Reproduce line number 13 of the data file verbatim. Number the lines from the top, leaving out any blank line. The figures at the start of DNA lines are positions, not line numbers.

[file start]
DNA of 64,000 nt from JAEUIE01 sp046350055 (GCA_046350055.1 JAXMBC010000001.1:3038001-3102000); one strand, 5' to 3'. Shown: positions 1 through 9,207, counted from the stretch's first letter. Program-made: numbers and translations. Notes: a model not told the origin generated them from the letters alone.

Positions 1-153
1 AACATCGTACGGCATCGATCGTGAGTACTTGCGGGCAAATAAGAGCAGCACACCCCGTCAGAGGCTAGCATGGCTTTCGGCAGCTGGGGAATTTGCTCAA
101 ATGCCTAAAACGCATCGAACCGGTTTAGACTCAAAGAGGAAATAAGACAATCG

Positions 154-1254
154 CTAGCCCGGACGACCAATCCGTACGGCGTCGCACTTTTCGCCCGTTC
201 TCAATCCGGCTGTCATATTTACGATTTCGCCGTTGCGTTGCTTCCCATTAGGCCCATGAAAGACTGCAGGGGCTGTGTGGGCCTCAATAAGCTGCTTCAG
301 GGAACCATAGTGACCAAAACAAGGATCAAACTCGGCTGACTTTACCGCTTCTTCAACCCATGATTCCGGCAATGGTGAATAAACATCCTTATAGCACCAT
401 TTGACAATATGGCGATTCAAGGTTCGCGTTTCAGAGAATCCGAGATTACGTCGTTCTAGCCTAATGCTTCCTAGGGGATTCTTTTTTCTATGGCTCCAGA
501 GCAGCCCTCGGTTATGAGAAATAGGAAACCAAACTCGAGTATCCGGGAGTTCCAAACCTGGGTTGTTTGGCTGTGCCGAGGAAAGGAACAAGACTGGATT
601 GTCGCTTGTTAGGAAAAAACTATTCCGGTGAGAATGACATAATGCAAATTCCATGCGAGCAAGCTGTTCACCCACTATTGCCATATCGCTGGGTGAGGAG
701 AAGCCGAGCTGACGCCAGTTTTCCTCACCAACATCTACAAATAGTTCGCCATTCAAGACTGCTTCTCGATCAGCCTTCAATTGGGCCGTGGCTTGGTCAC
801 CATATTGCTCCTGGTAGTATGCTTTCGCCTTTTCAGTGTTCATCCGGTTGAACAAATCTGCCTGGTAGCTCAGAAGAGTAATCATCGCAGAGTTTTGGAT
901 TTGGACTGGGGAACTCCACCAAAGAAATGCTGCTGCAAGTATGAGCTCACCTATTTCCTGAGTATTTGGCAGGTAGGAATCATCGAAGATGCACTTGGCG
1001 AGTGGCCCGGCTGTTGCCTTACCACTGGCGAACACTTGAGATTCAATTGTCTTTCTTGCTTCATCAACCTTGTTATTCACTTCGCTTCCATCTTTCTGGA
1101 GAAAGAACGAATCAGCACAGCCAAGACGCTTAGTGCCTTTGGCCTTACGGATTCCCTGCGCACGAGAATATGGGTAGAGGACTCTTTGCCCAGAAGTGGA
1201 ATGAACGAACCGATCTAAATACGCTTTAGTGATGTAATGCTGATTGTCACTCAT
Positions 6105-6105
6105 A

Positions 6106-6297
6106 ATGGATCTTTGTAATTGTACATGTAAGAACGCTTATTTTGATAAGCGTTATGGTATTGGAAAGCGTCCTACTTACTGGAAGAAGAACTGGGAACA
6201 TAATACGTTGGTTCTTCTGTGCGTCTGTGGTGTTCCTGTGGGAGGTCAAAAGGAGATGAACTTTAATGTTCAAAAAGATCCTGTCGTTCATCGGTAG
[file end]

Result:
801 CATATTGCTCCTGGTAGTATGCTTTCGCCTTTTCAGTGTTCATCCGGTTGAACAAATCTGCCTGGTAGCTCAGAAGAGTAATCATCGCAGAGTTTTGGAT